10 Reasons To Create Your Own “Encheiridion,” Your Own Handbook For Life


The Pythagoreans thought the number ten a perfect number. And, so might we. After all, the #Stoics were greatly influenced by Pythagorean thought and contemplative practice.

Which is why I’m compiling a list of 10 reasons to create your own “Encheiridion” or Handbook for Life.

I started with one big reason. I was travelling and faced an unpleasant situation. I found a quiet corner and tried to focus and meditate on the journaling I’d done that morning. I’d been reading Marcus Aurelius as a prompt to work through some “issues.” But, my mind was completely blank. I could no more remember what Marcus Aurelius had said to me that morning than I could remember what I’d had for breakfast last Monday morning.

Epictetus used to tell his students to write often and to have the Stoic principles “in the hand” or “ready to hand.” This is precisely what “Encheiridion” means and why today we use the term “handbook.”

Thus came the idea of compiling a portable, pocket-sized notebook with an organized collection of concise, strikingly-formed maxims, which I could hold close, have at hand, at times of need and which I could read and say over and over in my head as my own private mantras.

Create your own Handbook for Life, your own Encheiridion.

So, my reasons for creating and compiling a Handbook for Life, my own Encheiridion.

1. Create an organizational system

I’m creating an organizational system so that the Encheiridion is easy to use and easy for me to find the relevant principle I need at any given time. Thus, I need to extract keywords, key themes and then index them for quick access. What goes into the Encheiridion are the briefest summaries-maxims, mantras-of the teachings.

2. Rewrite and reexpress

I am actively engaged by rewriting and reexpressing the Stoic texts so that what finally goes into my Encheiridion is stunning and striking so much so that it is memorable and immediately useful.

3. Slow down and attend to writing

I must agree to slow down and write neatly, carefully transcribing the text I’ve drafted in another writing space. This practice helps me tune out of the day’s noise and tune into my own task at hand. This practice teaches me attention and patience and I’ve found beauty again in just sitting with my self, writing tools, and enjoying the feeling of a pen in my hand and the sound of the tool marking the page. It’s a full-body experience.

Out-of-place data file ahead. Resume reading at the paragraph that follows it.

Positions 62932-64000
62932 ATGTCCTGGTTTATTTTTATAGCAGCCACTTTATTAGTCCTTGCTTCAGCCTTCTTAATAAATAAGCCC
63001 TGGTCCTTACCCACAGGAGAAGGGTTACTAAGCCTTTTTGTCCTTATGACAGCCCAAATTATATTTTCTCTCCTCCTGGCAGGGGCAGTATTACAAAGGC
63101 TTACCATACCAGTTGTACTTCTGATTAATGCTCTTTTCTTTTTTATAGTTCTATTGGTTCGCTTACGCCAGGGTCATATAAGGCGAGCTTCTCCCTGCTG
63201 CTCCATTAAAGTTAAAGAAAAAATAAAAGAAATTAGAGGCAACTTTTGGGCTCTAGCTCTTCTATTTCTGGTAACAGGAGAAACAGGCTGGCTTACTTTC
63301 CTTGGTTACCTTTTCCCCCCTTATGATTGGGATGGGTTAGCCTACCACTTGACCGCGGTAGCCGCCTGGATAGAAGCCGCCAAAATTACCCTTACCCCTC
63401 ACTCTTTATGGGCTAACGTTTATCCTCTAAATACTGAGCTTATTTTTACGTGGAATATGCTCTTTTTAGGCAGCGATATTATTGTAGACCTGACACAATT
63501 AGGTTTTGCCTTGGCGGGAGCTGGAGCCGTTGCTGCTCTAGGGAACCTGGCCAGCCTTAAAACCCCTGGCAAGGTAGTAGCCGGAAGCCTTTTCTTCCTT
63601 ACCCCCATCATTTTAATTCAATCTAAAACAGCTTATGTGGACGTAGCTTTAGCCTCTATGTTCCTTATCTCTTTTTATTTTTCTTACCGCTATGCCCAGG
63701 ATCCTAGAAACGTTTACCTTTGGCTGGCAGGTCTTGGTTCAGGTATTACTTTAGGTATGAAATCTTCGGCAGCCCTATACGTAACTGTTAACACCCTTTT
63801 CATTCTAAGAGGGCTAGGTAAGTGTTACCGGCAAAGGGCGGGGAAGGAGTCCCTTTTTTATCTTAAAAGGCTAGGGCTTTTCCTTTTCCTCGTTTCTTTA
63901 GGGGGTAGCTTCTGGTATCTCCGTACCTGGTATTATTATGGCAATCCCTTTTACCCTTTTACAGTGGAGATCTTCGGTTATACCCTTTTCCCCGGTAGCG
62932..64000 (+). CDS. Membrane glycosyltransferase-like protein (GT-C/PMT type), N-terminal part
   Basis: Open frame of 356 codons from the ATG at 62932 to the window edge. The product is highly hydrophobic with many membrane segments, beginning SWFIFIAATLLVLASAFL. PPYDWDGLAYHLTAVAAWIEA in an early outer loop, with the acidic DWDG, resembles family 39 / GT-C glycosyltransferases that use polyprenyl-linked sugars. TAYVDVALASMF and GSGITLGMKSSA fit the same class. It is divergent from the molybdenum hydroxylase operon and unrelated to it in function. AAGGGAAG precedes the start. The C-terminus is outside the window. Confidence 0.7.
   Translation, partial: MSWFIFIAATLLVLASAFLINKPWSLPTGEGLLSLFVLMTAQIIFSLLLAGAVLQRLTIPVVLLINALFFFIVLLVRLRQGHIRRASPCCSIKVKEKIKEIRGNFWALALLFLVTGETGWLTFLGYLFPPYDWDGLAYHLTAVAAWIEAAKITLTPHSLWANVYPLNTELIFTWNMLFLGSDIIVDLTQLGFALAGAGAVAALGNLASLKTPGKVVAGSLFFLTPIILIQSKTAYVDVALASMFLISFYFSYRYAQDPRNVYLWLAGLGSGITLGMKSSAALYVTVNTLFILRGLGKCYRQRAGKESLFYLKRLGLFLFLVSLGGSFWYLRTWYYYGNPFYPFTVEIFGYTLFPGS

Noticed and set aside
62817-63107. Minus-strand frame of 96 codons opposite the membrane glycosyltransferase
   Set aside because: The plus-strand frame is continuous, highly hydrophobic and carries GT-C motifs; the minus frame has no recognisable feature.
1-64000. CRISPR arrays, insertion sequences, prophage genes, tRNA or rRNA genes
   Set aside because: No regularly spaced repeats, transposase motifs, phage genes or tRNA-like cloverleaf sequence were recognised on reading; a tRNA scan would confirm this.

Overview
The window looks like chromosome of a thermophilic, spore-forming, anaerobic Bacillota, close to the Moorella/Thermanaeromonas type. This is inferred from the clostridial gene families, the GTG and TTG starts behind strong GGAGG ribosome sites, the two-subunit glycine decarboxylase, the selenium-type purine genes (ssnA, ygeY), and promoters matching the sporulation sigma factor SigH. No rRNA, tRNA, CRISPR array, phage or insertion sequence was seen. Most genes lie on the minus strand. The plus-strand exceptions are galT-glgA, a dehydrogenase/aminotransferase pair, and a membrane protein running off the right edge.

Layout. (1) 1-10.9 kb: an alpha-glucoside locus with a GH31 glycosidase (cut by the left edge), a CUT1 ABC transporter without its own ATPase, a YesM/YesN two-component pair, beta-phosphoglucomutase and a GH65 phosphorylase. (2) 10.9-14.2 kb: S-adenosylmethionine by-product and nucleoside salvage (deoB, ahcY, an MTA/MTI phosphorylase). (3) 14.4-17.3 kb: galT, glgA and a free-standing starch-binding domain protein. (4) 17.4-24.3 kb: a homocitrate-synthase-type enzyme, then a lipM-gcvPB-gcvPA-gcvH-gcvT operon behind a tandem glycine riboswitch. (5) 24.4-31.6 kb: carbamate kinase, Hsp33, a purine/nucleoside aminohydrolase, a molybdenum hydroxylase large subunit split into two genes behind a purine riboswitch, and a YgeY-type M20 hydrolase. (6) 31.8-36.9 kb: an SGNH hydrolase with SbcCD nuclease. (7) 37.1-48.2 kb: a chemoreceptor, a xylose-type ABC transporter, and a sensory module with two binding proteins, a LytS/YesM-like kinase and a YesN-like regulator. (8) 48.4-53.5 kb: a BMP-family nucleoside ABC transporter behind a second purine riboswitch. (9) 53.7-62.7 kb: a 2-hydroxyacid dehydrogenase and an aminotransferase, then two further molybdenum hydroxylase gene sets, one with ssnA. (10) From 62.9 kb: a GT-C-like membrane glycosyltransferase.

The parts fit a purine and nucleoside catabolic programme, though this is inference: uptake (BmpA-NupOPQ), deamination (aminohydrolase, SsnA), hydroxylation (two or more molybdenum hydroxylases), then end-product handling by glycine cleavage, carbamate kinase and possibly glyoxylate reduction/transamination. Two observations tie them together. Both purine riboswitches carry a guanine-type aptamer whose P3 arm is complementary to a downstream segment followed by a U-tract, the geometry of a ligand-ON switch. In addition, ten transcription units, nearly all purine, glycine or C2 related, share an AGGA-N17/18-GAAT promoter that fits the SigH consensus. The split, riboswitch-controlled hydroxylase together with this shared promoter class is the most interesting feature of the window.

4. No need for originality

I don’t need to worry about being creative and original and fabulous. I just focus on the Stoic texts and study and meditate by rewriting, reexpressing, reframing them. I keep rereading Arrian’s “Greeting” to the Discourses in which he states he is not the “author” of the work, but merely compiling Epictetus’s teaching for his own later use. “It is a matter of small concern if I shall be thought incapable of “composing” a work.” Indeed.

5. A companion for daily contemplative practice

It’s the perfect accompaniment for a morning and evening contemplative practice. I add a new maxim in the morning, carry the Encheiridion in my handbag all day, and go over it at night. And, because I have rewritten the Stoic teachings in my own way, the rules really speak to me.

6. Practice writing craft

I practice my writing craft. The limitations of the maxim form, its brevity, challenge me to focus on the way I use the language. Hadot talks about “rhetorical amplification” and I get to experiment with word choice, but also punctuation, structure, repetition. This thrills me. Stoic practice is more than exercising the brain, it is a complete intellectual, emotional, and spiritual practice. My engagement with the composition of maxims or summaries engages my entire psyche.

7. Record of commitment

It will be a lovely record of my commitment to a thing.

8. Legacy gift

When I complete an Encheiridion, I can gift it to a loved one, place on a coffee table as a talking piece, or keep it and continue with another.

9. Psychic transformation

The process of rewriting my long-form, very messy, raw journal entries as shorter, precise, and rhetorically striking maxims mirrors my process of transforming my vision from my self to a more universal, natural vision of myself in the world as a collaborator with other human beings. This is priceless.

10. Makes Stoicism fun

Finding novel ways to engage with the Stoic texts makes the practice fun and this fires up all sorts of amazing things in my brain and heart and contributes to my overall sense of purpose, meaning, and being happy in the world. Plus, I get to share with the community of Stoic writers! Stoicism demands a social commitment beyond the page!

What do you think? What would your reasons be for creating and compiling your own Encheiridion?

Create Your Own Enchiridion or Handbook for Life

I’m running a Bootcamp which will guide participants through daily journaling prompts with the aim of compiling or starting to compile your very own Handbook for Life, your Encheiridion.

Apply to join here: MoM Journaling Bootcamp (BETA).

If you’d like to quietly dip in and out (no explicit commitment, no commitment to providing feedback) and irregularly connect with others join the Stoic Writing Scene Facebook group!

Bootcamp will run from September 9 to the Stoicon weekend, 6 October.

More news from the MoM Bootcamp

  1. Announcement
  2. Rumination
  3. Spiritual Exercises
  4. Commitment
  5. Perspective
  6. Tools
  7. Reasons